- A new solar plug-and-play installation process using glue to attach modules could reduce the time and costs of rooftop solar installation from days to hours. It could also reduce the time and complexities of permitting by allowing electronic distribution of required data to local jurisdictions and utilities via the Internet.
- The new process could cut average installation and permit-related expenses of rooftop solar installation from $22,000 to $7,500, according to Fraunhofer Center for Sustainable Energy Systems Director Christian Hoepfner.
- National Grid Products Manager Fouad Dagher said he was impressed by the first real-world demonstration. Lower cost of solar panels could have big impact on utilities like National Grid, already trying to devise strategies to price rooftop solar and deal with higher penetrations of distributed resources.
The Fraunhofer system eliminates potential shortcomings associated with solar installation by securely fixing lightweight, flexible solar panels encased in durable plastics to shingled roofs with adhesives that can withstand harsh weather and 110 mile-per-hour winds, the MIT Technology Review reports.
The system’s newly developed VoltServer electrical system shuts down if wires are exposed and connects to the grid with a simple, heavy-duty plug.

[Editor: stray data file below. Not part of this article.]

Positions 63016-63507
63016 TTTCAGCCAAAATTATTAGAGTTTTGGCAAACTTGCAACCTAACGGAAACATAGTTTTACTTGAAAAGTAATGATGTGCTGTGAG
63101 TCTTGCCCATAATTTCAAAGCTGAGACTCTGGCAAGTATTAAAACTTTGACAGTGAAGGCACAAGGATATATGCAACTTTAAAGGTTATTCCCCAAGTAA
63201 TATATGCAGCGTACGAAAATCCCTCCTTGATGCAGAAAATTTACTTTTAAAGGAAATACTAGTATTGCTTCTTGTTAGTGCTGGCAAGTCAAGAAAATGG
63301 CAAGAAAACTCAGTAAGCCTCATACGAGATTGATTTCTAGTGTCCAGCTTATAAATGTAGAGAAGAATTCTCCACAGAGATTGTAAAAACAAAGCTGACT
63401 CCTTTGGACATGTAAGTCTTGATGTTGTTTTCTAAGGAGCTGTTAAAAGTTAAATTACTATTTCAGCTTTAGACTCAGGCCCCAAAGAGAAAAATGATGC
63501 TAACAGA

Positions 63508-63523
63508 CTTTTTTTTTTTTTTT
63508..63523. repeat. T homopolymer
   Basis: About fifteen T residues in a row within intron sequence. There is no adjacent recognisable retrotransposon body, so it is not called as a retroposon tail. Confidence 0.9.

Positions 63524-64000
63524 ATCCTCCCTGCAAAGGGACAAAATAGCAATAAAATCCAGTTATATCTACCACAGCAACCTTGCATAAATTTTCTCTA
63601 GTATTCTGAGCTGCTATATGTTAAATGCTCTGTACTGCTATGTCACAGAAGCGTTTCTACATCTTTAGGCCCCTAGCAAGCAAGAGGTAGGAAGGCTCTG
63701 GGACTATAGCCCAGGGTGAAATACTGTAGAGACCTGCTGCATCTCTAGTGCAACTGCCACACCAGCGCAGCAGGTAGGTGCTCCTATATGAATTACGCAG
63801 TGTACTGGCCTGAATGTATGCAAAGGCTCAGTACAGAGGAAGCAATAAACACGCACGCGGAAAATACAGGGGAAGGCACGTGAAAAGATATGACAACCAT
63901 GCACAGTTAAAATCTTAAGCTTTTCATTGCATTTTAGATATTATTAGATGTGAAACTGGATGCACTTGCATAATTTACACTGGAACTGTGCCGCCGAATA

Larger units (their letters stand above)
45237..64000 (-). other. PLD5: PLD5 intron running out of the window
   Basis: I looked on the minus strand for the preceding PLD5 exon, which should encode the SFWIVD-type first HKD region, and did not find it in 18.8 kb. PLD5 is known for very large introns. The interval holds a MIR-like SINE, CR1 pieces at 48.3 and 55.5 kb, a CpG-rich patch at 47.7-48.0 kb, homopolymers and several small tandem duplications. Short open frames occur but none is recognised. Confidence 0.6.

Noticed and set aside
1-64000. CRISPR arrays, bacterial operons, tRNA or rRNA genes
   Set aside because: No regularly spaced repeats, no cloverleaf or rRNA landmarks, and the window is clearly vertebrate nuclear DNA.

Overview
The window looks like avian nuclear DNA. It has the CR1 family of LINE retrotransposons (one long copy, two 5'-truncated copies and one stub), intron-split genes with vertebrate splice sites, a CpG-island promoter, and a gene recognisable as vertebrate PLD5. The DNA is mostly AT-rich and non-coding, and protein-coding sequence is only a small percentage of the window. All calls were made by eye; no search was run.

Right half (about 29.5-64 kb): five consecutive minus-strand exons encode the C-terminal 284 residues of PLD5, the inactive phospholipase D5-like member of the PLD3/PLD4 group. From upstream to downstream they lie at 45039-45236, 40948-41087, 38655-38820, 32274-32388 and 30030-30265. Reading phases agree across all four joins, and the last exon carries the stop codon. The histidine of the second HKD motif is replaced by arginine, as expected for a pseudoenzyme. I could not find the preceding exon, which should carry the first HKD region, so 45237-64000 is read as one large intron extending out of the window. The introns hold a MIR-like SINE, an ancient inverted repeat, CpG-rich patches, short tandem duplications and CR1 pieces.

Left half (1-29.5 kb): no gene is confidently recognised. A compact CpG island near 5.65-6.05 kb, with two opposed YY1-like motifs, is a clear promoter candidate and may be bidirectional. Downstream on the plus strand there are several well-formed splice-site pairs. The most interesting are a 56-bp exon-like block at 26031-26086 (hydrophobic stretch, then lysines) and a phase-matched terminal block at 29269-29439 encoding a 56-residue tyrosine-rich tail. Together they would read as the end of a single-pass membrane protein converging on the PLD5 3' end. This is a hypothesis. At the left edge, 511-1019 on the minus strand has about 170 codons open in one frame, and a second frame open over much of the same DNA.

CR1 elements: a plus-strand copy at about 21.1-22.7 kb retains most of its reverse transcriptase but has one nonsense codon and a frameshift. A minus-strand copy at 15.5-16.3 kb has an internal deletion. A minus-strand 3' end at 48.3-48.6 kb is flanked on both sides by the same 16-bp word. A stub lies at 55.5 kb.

The electrical system is simply plugged into the home’s meter and automatically performs self-testing more rigorous than human inspectors to ensure safety and transmit data via the web to the local utility.
The automated permitting system was pre-approved by local authorities for the demonstration but commercialization will require new standards for solar and pre-installed high voltage home electrical outlets similar to those for other major appliances. At present, installation requires an electrician.
In partnership with Royal Adhesives and Sealants, Fraunhofer is still testing the adhesive against varying weather and roof conditions.
The Department of Energy SunShot Initiative is also focused on reducing the soft costs of solar through breakthroughs like this plug-and-play concept. It’s goal is to bring the installed cost of solar down from its current $2.73 per watt to $1 per watt.